The EUobserver quoted one diplomatic source as saying, "We are hoping the prime ministers will not add any decoration" to brief changes in the Lisbon Treaty that will allow the European Union to set up a long-term fund for financial stability.
"There must be no surprises," the official said. "There is just one objective: Calm down the markets."
The summit, which was to begin Thursday, is expected to include a disagreement on initiation of eurozone bonds. Prime Minister Jean-Claude Juncker of Luxembourg has proposed issuing regional bonds and has backing from Italy. But Germany and France oppose the measure, fearing their strong credit ratings would suffer if they were linked to weaker economies.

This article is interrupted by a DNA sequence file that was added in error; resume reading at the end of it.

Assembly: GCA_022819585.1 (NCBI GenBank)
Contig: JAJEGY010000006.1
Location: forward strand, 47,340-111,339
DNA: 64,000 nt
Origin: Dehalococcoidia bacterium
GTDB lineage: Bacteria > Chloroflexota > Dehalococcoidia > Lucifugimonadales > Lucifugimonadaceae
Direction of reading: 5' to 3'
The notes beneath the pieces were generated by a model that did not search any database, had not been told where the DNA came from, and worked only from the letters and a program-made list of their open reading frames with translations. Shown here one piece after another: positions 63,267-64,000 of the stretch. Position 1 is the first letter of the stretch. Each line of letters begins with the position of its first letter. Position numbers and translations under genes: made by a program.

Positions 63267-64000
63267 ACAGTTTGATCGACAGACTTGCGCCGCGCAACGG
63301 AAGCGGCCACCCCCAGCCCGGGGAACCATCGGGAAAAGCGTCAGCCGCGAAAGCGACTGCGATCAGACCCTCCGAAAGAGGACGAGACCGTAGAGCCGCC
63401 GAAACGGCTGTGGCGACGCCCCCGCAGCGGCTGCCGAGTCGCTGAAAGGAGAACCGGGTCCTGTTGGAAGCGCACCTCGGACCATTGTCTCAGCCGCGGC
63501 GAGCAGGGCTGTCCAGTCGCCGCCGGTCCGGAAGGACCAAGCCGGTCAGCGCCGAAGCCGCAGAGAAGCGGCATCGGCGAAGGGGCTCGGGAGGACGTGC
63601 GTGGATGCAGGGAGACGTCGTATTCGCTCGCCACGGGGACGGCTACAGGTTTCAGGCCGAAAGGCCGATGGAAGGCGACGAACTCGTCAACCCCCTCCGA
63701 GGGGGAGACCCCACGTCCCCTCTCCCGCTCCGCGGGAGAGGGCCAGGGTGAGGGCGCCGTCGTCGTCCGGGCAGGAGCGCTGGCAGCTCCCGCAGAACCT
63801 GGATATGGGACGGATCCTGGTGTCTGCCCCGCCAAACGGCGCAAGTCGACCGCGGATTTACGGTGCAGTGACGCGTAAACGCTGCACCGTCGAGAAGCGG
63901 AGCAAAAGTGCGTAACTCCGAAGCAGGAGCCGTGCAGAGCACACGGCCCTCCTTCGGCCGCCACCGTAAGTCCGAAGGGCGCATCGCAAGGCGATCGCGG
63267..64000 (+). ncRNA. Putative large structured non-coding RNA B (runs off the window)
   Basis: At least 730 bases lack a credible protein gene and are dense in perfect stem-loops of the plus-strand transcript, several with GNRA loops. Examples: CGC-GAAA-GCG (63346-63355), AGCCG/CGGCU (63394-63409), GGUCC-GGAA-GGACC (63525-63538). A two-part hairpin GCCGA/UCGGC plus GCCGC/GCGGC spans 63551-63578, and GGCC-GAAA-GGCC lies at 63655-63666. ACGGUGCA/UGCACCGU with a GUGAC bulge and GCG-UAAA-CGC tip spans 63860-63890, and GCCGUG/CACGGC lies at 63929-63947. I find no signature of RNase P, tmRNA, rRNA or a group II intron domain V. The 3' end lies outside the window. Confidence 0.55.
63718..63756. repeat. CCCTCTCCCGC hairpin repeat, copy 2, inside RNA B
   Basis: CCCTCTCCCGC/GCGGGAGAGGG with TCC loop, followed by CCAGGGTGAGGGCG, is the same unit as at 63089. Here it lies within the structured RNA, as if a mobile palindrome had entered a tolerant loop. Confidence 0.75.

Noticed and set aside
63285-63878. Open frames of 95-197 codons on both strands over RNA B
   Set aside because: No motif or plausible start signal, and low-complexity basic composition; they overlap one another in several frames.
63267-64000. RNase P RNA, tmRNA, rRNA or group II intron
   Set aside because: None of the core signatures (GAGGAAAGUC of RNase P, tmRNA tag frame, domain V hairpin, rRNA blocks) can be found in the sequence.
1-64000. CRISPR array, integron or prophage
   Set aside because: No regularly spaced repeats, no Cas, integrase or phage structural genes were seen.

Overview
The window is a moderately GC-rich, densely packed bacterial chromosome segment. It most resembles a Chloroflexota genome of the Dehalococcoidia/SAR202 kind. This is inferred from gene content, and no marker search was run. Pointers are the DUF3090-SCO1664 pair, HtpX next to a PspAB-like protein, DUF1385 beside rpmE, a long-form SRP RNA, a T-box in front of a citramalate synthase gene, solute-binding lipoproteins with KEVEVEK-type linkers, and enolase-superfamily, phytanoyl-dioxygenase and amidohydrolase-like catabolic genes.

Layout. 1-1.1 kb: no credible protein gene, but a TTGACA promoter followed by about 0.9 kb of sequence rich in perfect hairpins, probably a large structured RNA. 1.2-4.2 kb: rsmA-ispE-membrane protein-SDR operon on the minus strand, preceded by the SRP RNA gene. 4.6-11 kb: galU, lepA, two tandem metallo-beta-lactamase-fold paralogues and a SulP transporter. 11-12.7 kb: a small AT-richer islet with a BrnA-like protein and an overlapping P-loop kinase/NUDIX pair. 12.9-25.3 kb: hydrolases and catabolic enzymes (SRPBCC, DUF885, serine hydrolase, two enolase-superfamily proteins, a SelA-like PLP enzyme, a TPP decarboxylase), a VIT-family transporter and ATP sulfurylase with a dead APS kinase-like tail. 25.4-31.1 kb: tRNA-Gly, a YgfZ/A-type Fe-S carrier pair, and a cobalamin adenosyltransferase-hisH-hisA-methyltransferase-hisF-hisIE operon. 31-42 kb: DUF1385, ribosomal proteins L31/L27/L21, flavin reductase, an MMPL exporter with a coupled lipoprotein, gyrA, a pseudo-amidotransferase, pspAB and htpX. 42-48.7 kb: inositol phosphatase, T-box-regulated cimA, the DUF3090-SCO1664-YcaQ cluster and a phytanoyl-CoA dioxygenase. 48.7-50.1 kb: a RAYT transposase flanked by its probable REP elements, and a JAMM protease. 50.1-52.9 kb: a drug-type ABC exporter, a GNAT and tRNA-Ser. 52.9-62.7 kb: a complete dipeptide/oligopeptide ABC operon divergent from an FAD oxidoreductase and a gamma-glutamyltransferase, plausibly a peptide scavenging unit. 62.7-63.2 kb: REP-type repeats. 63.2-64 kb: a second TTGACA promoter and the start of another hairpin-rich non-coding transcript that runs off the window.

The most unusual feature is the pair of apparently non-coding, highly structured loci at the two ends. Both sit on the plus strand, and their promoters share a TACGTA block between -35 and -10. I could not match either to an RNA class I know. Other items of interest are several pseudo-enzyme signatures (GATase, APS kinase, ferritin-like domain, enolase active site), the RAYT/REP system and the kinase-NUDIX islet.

A second contentious point revolves around an increase to the current $750 billion EU fund to assist debt-burdened countries.
Belgian Finance Minister Didier Reynders has proposed doubling the fund, which is temporary.
Finance ministers fear investor confidence in Portugal, Spain and Belgium could erode quickly, causing these countries to require an international bailout.
Credit rating agency Standard & Poor's Tuesday downgraded its outlook for Belgian debt. Moody's Investor Service has warned that Spain, as well, could see its credit rating reduced.